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Shortlisted for the Waterstones Children's Book Prize 2011
This devilishly good debut sees the birth of a wickedly witty and original new voice in the children’s book world. Mortlock is the sort of adventure that boys and girls will enjoy in equal measure for it is peppered with deadly thrills, clues to solve and terror around every corner. Josie and Alfie are both orphans and when they discover their shared past, little do they know that past is going to come back and haunt them. But when they do realise, they must run for their lives whilst unravelling the legacy that threatens to consume them.
A deliciously rich mix of gothic horror and black humour set a against a backdrop of murder and macabre mischief.
The sister is a knife-thrower in a magician's stage act, the brother an undertaker's assistant. Neither orphan knows of the other's existence. Until, that is, three terrible Aunts descend on the girl's house and imprison her guardian, the Great Cardamom. His dying act is to pass the girl a note with clues to the secret he carries to his grave. Cardamom was one of three explorers on an expedition to locate the legendary Amarant, a plant with power over life and death. Now, pursued by flesh-eating crow-like ghuls, brother and sister must decode the message and save themselves from its sinister legacy.
Review of ‘Mortlock’ by Books for Keeps [4 stars]
As a consequence of Man’s first disobedience, according to Milton’s verse which stands at the head of this novel, the Immortal Amarant was plucked from Paradise to be returned to Heav’n, where it grows close to the Fount of Life. It turns out Milton didn’t get it quite right, for in the next few pages we learn that in 1820, three British adventurers found the plant in an Abyssinian oasis. It was too well-guarded by decaying but undead corpses for them to steal the plant, however, and reluctantly they swear upon their own blood that they will leave the Amarant where it grows. Greed to wield the power the plant would bring proves too strong, and the aftermath of the broken oath is worked out some 34 years later in this tale, whose blood-soaked melodramatic pages are worthy of a Penny Dreadful.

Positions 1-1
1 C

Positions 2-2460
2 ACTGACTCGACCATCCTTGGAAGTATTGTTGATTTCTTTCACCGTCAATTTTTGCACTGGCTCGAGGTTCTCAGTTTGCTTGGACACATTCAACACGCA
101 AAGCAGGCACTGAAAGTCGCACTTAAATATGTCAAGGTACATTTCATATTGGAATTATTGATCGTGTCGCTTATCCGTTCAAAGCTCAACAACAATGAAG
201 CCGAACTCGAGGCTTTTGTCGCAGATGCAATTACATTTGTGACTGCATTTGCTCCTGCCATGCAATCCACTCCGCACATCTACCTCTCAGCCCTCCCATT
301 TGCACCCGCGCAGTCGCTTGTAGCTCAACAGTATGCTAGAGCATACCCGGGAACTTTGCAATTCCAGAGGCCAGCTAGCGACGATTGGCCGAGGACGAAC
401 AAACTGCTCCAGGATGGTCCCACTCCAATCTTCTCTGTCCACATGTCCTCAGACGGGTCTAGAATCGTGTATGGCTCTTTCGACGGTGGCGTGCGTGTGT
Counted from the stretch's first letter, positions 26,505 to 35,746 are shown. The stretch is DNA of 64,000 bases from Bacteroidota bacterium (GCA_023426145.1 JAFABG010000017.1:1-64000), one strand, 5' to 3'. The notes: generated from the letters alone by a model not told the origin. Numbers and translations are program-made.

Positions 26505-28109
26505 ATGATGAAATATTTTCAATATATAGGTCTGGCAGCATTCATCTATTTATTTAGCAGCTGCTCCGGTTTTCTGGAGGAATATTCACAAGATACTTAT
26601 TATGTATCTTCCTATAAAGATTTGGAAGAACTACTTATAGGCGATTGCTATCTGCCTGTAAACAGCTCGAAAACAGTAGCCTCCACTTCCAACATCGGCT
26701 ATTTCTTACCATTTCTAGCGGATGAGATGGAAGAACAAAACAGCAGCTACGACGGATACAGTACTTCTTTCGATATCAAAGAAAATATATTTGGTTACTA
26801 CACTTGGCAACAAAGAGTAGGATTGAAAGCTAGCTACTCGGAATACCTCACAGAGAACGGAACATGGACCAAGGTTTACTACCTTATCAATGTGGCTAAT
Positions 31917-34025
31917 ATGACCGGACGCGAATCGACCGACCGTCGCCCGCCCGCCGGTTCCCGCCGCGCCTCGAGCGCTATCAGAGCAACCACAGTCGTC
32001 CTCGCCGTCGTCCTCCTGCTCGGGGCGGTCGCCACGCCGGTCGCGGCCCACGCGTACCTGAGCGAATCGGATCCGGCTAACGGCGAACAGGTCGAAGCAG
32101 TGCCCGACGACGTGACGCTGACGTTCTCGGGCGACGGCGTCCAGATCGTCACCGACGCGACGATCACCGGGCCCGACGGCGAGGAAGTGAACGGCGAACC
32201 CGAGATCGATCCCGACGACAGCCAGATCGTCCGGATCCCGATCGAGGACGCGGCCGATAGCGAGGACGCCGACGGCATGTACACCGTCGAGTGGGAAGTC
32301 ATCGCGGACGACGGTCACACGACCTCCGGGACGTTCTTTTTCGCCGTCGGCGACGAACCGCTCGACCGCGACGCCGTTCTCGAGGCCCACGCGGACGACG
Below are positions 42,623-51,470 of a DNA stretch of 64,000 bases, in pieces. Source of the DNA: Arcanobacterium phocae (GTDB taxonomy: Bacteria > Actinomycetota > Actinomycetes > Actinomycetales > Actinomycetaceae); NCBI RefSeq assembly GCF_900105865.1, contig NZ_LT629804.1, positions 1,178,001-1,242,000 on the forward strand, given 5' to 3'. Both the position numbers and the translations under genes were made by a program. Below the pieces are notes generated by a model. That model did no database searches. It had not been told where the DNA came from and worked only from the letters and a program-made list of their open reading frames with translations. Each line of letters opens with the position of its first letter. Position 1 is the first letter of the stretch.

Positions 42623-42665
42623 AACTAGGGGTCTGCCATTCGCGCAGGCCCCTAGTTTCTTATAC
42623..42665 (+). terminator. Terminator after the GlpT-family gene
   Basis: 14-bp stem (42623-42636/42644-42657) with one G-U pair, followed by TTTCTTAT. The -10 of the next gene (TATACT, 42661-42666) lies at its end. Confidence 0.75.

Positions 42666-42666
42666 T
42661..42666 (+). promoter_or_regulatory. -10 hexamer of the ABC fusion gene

Those years take us into the time of our author’s namesake, Henry Mayhew, and it is dangerous streets like those of the latter’s London Labour which provide the setting for the violence which soon besets the orphan Josie, knife-throwing assistant to her guardian, The Great Cardamom. Their almost supernatural magic act is the delight of the audiences who nightly crowd the Erato Theatre. Within a few chapters, Cardamom is dead, the life drained from him by three crow-like ghuls, lusting for carrion. His dying words to Josie direct her to a twin she never knew she had – Alfie, the ward of Wiggins, Undertaker of Seven Dials. Neither Josie nor Alfie knows much about their parents and as their past begins to reveal itself and the consequences of the theft of the Amarant unravel, the twins are pursued by the ferocious ghuls, servants of the evil Lord Corvis. They escape his clutches only to find refuge in the marshy home of Lorenzo’s Incredible Circus whose performers are themselves among the undead, condemned to play every evening to an equally ghostly audience. The tortuous plot occasionally drops in pace, but there is a fine graveyard denouement involving a rotting carcass rearing up from the dank earth and the severing of the villain’s hand by Josie, who employs her stage skills to bloody effect with a gravedigger’s spade. Here among the tombstones all the mysteries surrounding the Amarant and the twins’ parents are resolved and the future looks distinctly brighter for the intrepid pair.
|Publication date:||5th April 2010|
|Publisher:||Bloomsbury Publishing PLC|
|Year Groups:||Key Stage 2|
Jon Mayhew is the author of the multi-award winning Mortlock, and, Monster Odyssey series published by Bloomsbury. His books have won the Warwick, Sefton, Wirral, Leeds and Calderdale Prizes and were shortlisted for the Waterstones Children’s Book of the Year. He lives with his family by the misty marshes of the Dee estuary on the Wirral and spent most of his childhood playing in the ruins of a Victorian zoo. Jon certainly is not a spy but he loves libraries and wouldn’t have become an author without them.More About Jon Mayhew